Regular feedback is especially important for Millennials. A Harvard Business Review study shows that Millennials want feedback as much as 50% more and more frequently than Boomers. When you consider that nearly half of the Millennials surveyed said their managers failed to deliver on their expectations for feedback, this become one obvious place where contact centers can improve.
4. Include Agents in Discussions and Decisions
Contact center agents are on the front lines with customers. They will quickly gain an understanding of what’s working and where there are flaws in systems or knowledge gaps. Managers need to solicit regular feedback from team members to find out these problem areas so they can be addressed.
Not only will this help resolve problems, but it also provides agents with a stake in their success. When they feel managers truly listen to their concerns and take steps to remedy their problems, it also builds better trusting relationships. Consider including agents in the creation of training materials, playbooks, and knowledge bases.
Here’s how important this is. Balto’s Conversation Excellence Lab surveyed more than 560 agents recently. 64% of agents said they wanted change to their scripts. Agents that had little or no involement in writing scripts were the most dissatisfied while agents that were happy with their sceipts were more involved.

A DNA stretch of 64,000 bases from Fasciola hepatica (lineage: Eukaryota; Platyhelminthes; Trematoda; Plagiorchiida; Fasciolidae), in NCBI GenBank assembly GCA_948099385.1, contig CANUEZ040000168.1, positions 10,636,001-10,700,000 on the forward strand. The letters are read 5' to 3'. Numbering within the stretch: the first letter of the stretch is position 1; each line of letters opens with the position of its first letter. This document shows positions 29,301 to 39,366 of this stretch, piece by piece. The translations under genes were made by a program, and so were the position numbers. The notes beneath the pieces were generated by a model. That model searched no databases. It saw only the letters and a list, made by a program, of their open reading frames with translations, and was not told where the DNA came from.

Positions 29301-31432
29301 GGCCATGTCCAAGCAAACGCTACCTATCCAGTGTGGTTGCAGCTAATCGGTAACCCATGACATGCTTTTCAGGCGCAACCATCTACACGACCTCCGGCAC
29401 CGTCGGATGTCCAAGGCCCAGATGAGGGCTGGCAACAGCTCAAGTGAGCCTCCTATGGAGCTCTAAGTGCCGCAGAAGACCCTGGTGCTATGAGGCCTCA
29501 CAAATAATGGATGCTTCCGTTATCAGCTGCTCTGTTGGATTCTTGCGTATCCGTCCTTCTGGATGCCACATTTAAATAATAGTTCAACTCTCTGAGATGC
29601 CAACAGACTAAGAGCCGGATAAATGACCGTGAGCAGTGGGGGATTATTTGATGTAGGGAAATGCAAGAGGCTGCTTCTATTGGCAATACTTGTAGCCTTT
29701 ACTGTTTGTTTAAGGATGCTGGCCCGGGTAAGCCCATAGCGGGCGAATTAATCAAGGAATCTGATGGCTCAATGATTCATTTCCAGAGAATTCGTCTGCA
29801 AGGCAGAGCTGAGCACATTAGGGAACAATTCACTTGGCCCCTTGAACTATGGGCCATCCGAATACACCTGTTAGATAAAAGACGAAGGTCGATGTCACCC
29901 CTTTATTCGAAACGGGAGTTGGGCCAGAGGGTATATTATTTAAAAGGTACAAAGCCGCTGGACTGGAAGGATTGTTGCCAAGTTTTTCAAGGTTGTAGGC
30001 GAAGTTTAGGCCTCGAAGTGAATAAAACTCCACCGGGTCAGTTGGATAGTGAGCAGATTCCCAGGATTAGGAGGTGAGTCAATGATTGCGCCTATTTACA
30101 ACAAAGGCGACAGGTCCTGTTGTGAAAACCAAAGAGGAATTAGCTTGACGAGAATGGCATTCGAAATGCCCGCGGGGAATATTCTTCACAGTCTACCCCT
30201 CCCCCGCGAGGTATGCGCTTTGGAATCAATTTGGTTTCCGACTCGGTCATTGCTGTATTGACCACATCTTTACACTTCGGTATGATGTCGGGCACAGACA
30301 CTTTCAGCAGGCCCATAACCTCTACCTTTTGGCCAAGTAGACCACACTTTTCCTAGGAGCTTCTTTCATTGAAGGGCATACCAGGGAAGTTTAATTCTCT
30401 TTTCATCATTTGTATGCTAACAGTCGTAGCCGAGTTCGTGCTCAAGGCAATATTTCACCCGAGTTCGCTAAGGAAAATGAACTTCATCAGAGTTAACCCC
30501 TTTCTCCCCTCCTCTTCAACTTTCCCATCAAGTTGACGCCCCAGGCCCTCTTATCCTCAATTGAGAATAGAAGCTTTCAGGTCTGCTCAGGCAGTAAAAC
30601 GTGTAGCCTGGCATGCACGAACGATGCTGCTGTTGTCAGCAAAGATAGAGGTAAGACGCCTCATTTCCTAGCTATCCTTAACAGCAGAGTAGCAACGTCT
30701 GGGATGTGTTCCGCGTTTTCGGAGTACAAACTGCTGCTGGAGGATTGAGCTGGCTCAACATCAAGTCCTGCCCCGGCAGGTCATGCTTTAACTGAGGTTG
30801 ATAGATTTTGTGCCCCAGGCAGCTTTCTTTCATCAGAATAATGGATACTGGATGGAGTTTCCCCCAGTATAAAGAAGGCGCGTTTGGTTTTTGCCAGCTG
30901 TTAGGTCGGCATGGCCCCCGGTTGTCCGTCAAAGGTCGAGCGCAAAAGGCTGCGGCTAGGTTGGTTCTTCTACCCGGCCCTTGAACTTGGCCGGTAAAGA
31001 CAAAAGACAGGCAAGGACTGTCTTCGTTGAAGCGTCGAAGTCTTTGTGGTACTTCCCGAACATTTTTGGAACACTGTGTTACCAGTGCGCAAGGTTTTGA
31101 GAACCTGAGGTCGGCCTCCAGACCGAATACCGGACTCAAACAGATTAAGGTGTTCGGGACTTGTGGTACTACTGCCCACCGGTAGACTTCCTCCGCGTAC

Pay particular attention to newer employees, who may see things with a fresh set of eyes and note places for improvement that everyone else no longer sees.
5. Consider Flexible Work Arrangements
In today’s difficult hiring environment, contact centers that want to keep their employees happy and engaged may need to consider greater flexibility than in the past. This might include customizing shifts, allowing remote work, or embracing a hybrid approach to in-office vs. at-home work.
While most contact center teams are now working fully in-person, our research shows that hybrid workers that spend at least some of the time in the office tend to score the highest on job satisfaction.
The Benefits of Improving Agent Satisfaction
When agents are satisfied in their work, they are more efficient, productive, and engaged. They also tend to stay longer at their jobs and produce more satisfied customers and conversions.
It may sound overly simplistic but it’s true. Happy agents create happy customers and better outcomes.
If you’d like to learn more about how we can streamline and upgrade your contact center to improve agent satisfaction, get in touch with our contact center experts for a demo today.